Hunter rights a tight, technically sound novel. He has a number of great battles, a dose of mystery, and a dash of humor. And in the end, there’s a reveal that pretty well took me by surprise.

The Bob Lee Swagger novels have been a hit for me so far, and I plan on reading more of them as soon as I can.

Rating: 4 out of 5 (What’s this?)


Sunday, March 14, 2010

Sunday Salon: the Dreamy Post

The Sunday Salon.comWhile writing this post, I’m re-watching one of my very favourite Russian movies: Russian Ark. It’s a modern film, and it’s all set in the Hermitage. The narrator is a modern-day Russian who wakes up from an accident disembodied and transported back in time to the eighteenth century (there’s a strong implication that he’s a ghost). There, he meets another mysterious figure (who acts like the Marquis de Custine, who visited Russia in the 1800s and wrote an unflattering book about their European pretensions) , and together they wander through the Hermitage, seeing scenes from three hundred years of Russian history and having discussions about art. It’s a gorgeous film, with thousands of actors, and perhaps even more incredibly, all ninety-six minutes was shot in a single take. It’s a visual feast, and if you’re at all curious about the Hermitage, you’ll get a wonderful idea of its appearance. Anyway, I’d encourage all of you to watch it, and it’s made me incredibly nostalgic for St. Petersburg. Good thing I was already planning to start Doctor Zhivago today!

But this is a book blog, not a film blog, and I have quite a few books to talk about today! I read 12 books this week and only reviewed 1, which is pretty bad arithmetic for a book blog. ;) This was also a high-quality reading week for me; with one exception, every book I read I really enjoyed: four and five star reads all over the place. So let’s get started!

I reread Jane Austen’s Persuasion for the discussion on Literary Transgressions. As if I ever need an excuse to reread her! ;) Two years ago, I wrote a long post about this novel, so this time I’m going to cheat and copy and paste a bit of what I said in the discussion! The fun thing about rereading a novel so much (this was my seventh or eighth reread) is that each time, something else jumps out at me. This time, I was simply enchanted with Admiral and Mrs. Croft’s happy, lovey-dovey marriage. It’s interesting, because Austen doesn’t usually portray actually-married couples in this happy of a light. The only possible equivalent I could think of was the Westons from Emma, but even then I don’t think it’s the same. The Crofts are shown as such equals, and perfect complements, and after so many years they still loving being in each other’s company so much, it was just lovely. :) They’re also childless, which is unusual for an Austen marriage. I wonder if those two things are at all related. Anyway, since Austen usually focuses on the unhappiness that results from an unequal marriage, it was nice to see such a change. I hope that if I ever get married, my marriage is like the Crofts. Even after decades, they still do everything together, and Mrs. Croft has accompanied the Admiral on many of his travels.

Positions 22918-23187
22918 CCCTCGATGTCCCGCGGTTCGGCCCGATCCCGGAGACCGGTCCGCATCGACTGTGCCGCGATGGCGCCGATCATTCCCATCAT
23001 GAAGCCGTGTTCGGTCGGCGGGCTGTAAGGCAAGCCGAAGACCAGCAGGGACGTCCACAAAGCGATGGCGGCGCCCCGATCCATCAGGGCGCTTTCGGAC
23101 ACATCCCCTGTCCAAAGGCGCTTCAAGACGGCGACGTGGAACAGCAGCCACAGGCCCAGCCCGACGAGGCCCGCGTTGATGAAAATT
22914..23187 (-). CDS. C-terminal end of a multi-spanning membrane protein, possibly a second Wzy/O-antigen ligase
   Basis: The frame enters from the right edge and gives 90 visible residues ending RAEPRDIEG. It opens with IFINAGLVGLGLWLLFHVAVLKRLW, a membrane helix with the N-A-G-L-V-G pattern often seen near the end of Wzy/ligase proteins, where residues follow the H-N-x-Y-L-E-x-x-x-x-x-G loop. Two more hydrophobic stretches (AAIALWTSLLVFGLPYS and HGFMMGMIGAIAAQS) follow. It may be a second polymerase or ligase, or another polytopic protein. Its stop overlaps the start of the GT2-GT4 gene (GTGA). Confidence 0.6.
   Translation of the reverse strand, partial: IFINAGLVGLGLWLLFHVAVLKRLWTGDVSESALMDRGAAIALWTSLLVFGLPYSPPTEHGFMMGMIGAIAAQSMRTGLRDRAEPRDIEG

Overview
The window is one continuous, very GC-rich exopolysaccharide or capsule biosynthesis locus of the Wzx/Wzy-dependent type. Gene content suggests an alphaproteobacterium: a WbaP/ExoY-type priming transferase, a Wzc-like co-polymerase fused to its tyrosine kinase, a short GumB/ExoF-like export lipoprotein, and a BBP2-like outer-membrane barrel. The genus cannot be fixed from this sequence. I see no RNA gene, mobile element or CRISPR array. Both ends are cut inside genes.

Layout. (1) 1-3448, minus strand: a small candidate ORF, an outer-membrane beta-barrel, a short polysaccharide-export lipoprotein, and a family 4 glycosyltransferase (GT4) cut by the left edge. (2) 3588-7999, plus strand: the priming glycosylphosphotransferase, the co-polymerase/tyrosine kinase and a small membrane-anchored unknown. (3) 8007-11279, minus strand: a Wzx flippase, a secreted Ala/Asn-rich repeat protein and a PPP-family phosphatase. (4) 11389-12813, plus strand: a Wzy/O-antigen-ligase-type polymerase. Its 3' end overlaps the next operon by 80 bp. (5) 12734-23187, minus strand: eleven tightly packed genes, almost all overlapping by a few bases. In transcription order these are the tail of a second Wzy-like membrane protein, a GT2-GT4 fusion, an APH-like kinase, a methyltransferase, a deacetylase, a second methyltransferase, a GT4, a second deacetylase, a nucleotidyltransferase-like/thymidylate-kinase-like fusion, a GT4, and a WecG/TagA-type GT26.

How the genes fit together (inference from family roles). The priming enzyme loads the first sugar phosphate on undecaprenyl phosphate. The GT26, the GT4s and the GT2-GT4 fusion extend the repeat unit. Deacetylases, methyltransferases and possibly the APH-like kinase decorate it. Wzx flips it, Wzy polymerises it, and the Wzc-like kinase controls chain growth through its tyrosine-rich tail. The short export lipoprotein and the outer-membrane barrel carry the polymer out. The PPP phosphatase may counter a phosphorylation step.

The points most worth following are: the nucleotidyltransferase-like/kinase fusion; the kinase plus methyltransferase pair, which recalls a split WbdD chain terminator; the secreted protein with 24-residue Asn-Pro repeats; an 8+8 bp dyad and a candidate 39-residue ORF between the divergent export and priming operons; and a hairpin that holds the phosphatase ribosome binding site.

Now for the exception to my book gushing this week! I picked up In Search of King Solomon’s Mines by Tahir Shah as part of the Reading the World Challenge, for my nonfiction selection about Ethiopia. Shah has written several travel books that sound interesting to me, so I was hoping I’d enjoy this one and want to read the others. Not so much. You know the Great White Explorers who ‘discovered’ the heart of the Dark Continent, and all that tosh? Well, people like Stanley are heroes to Shah. That might give you an idea of how he writes about Ethiopia. I was disgusted by his attitude, his writing, his racism and sexism and class-ism. The further along in the book I got, the worse all of this became. Not to mention, travelogues need some type of narrative thread holding them together, and this one’s thread was tenuous at best, with an utterly unsatisfactory ending. Needless to say, I’ll be avoiding Shah in the future.

Fortunately, at the same time I was reading a wonderful nonfiction book: Microcosm by Carl Zimmer. I already wrote about why I loved it, so I’ll move right along to another travelogue: Kinky Gazpacho by Lori Tharps. Now, I originally had expected a travelogue, but this is much more a memoir of Tharps’ connection to Spain, and the world outside of the States. It begins when she’s in elementary school, covers her high school summer spent in Casablanca, then her college year abroad in Spain, and goes later than that. I’m very happy that I didn’t read the publisher’s blurb, since if you read it you’ll know something that doesn’t happen in the actual book until the last quarter and which took me by surprise! Anyway, I loved this memoir. :) Tharps brought me into her world, and it was so fun to see her experience things! She’s brutally honest about culture shock, which I liked, since I think it’s something anyone who studies abroad has to deal with, but it’s often glossed over in travelogues. I’ve never been to Spain, so it was fun to see it through Tharps’ eyes. I think the book was particularly effective since it began with a story from Tharps in elementary school; the large amount of time she covers made me feel as if I really got to know her and her motivation, well before the travelogue bits. Oh, and she’s really funny! So yeah, this book was everything I want from a memoir: smart, funny, and entertaining. :)